Saturday, June 23, 2012
Abraham Lincoln: Vampire Hunter (2012) - Movie Review
Based off the novel of the same name by Seth Grahame-Smith, who also wrote the screenplay, AL:VH begins with a young Abe Lincoln defending a friend of his who was being whipped by a slave owner named Jack Barts (Marton Csokas). Barts does not take kindly to Abe's intervention, and later that evening kills his mother, but Abe notices there's something odd about Barts. Years later, a drunk Lincoln (Benjamin Walker), still seeking revenge, tracks down Barts. After a failed attempt to kill Barts, it's revealed that he's a vampire. Lincoln is saved by Henry Sturgess (Dominic Cooper), who confirms that vampires are real, have been using slaves as a source of food and offers to train him as a vampire hunter.
You get a short Mr. Miyagi-like training montage, but they really don't spend a lot of time on that and just move on to the vampire hunting. It jumps forward a few years and Lincoln gets a job in a shop ran by someone named Speed (Jimmi Simpson), meets Mary Todd (Mary Elizabeth Winstead), and reunites with his old friend, Will (Anthony Mackie). Lincoln finds there is boss vampire (Rufus Sewell) that must also be stopped. The movie continues to jump ahead in time following his life until after the Civil War.
If you can't get around the premise, you won't be able to get through the film. While they do try to integrate real, historical events into the movie, you can't expect accuracy when watching a film that has Vampire Hunter in the title. One of the things that actually made this watchable is that fact that they take it so seriously. Maybe a little too seriously though. With such a silly premise and title, I wish they would have had a little more fun with it and it ended up feeling very flat.
I can see some people maybe even getting a little bit upset about Lincoln's motivation. While they show you that he was against slavery from the get go, the movie sets up his primary motivation for killing vampires as wanting revenge against the one that killed his mother. Ending slavery in the movie seemed like more of a way to just mess with vampires rather than it simply being the right thing to do. I'm hearing the book was written a little differently as far as his motivation, so it seems weird it was changed for the movie, especially when written by the same person.
The actors really helped sell the film with how straight they played it. I thought 'young Liam Neeson', Benjamin Walker was actually really good as Abraham Lincoln. He really looked the part. I always enjoy Mary Elizabeth Winstead and I think she did a good job with what she was given. Dominic Cooper was interesting as well, and is one of my favorite actors out there right now. I also enjoyed Marton Csokas and Rufus Sewel as effective, vampire villains.
The dialog, however, was pretty weak. Some of the things the characters say are just eye-rollingly bad at times. Also, there were a lot of inconsistencies with how they treated the vampires. Sometimes people are bitten and die immediately, sometimes they get sick and die later, other times, they are bitten and then turn into vampires themselves in a matter of minutes. Maybe this is better explained in the novel, but not really in the movie. There's a lot of inconsistency throughout AB:VH, but should we really be expecting that much?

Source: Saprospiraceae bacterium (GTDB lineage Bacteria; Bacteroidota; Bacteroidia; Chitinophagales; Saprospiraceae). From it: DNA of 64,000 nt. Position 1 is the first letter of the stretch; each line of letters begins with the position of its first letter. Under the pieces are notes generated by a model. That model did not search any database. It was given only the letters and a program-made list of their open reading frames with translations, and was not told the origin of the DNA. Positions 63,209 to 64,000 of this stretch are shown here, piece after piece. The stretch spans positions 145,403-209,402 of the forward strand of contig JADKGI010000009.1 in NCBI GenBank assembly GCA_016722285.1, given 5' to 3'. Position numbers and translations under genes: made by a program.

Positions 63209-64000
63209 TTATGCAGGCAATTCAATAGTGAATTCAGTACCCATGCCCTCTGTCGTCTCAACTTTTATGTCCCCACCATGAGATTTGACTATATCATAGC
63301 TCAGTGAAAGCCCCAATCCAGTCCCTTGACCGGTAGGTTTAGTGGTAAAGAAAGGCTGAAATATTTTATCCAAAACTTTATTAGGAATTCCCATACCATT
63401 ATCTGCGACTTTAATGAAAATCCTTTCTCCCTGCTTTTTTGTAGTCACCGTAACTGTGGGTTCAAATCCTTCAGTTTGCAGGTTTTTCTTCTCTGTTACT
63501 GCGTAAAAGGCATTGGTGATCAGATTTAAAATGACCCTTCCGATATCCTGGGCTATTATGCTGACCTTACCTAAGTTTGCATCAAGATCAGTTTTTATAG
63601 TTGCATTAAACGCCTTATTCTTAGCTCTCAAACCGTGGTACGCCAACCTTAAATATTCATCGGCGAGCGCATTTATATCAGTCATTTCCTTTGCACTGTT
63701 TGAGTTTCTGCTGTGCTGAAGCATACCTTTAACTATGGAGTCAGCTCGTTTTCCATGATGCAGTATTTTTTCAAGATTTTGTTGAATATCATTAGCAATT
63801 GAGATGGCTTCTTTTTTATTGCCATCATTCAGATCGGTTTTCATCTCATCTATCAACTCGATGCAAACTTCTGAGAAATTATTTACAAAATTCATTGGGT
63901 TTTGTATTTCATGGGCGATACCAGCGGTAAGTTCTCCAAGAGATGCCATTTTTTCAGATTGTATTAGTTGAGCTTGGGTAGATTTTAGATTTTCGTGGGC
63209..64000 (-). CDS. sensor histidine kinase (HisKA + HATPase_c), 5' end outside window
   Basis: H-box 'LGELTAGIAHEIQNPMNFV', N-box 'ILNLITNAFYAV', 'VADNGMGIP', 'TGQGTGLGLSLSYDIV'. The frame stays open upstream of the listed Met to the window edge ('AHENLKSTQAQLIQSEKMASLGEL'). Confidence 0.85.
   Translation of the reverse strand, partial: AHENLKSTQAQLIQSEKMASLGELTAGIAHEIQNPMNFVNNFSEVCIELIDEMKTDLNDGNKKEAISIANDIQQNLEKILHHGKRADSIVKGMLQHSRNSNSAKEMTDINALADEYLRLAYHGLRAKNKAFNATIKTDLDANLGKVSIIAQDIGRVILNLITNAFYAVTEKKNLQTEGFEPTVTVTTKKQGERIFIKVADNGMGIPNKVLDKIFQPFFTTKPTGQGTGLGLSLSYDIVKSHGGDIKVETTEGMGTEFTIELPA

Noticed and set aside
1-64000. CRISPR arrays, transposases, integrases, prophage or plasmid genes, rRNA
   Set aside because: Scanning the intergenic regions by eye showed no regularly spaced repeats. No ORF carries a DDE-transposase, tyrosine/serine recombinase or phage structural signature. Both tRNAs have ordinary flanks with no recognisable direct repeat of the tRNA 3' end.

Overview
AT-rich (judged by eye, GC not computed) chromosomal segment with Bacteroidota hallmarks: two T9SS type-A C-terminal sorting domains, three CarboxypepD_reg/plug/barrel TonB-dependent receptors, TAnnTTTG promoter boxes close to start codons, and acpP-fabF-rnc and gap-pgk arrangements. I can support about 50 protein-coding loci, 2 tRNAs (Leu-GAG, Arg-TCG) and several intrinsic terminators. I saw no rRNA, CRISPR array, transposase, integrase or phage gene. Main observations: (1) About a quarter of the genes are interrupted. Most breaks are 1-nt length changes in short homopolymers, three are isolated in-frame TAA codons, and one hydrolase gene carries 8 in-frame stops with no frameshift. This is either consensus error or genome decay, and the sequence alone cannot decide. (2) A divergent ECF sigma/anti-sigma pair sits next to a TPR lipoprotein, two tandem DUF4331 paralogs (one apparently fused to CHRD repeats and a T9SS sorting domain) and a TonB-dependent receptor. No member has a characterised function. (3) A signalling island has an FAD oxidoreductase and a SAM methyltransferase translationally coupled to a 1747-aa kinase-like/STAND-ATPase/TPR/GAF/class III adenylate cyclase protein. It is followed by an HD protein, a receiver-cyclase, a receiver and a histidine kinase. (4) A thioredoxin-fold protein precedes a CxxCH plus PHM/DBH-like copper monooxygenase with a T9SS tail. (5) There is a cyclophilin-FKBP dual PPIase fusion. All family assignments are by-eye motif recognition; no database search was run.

The visuals were at least interesting for the most part. Director Timur Bekmambetov (Wanted) got a lot out of his budget. There's a lot of similarity in his style to that of Zack Snyder's in that there's lots of CG and use of slow motion. Sometimes the slow-mo was used effectively, but it started to wear on me at the movie went on, as it was used way too much. I also didn't like how they used darkness and fog to obscure everything. It felt like it was done to save money by not having to have too much detail on screen. There's a great horse chase sequence about halfway through, but even that looked bizarre to me at times. I didn't see this in 3D, but I feel like this might have been one of those rare times when watching this in 3D might have actually helped with the visuals.
Another issue I had with the visuals were the color schemes they used. There were scenes where everything had a white wash to it to where it was almost colorless. Maybe this was done in an effort to make the movie look older. There's was one sequence where just as the action was about to pick up, the color palatte goes blue/dark and then as soon as it ends, reverts back to more of a yellow hue. It just felt like there were too many visual tricks or gimmicks used throughout.
I will say that this was some of the best aging makeup I've seen in a movie. They effectively made Lincoln look older as the movie went on. Maybe the makeup department for Prometheus or J. Edgar should take some notes from these guys. The remaining characters are vampires, so you don't have to worry about aging them. However, with some of the other characters, like Mary Todd or Will, they just grayed their hair a little bit and added some lines, which didn't look as authentic.
Make no mistake, Abraham Lincoln: Vampire Hunter is not a good movie. For every cool thing they did, they seemed to do something that I found inconsistent or bad. At the same time, it's much better than it had any right to be. Again, if you can get around the premise, you should be able to have some fun with it. Benjamin Walker gives a good performance as Lincoln and there are some interesting action scenes and visuals. I recommend it as a rental.
2.5 (out of 5) Death Stars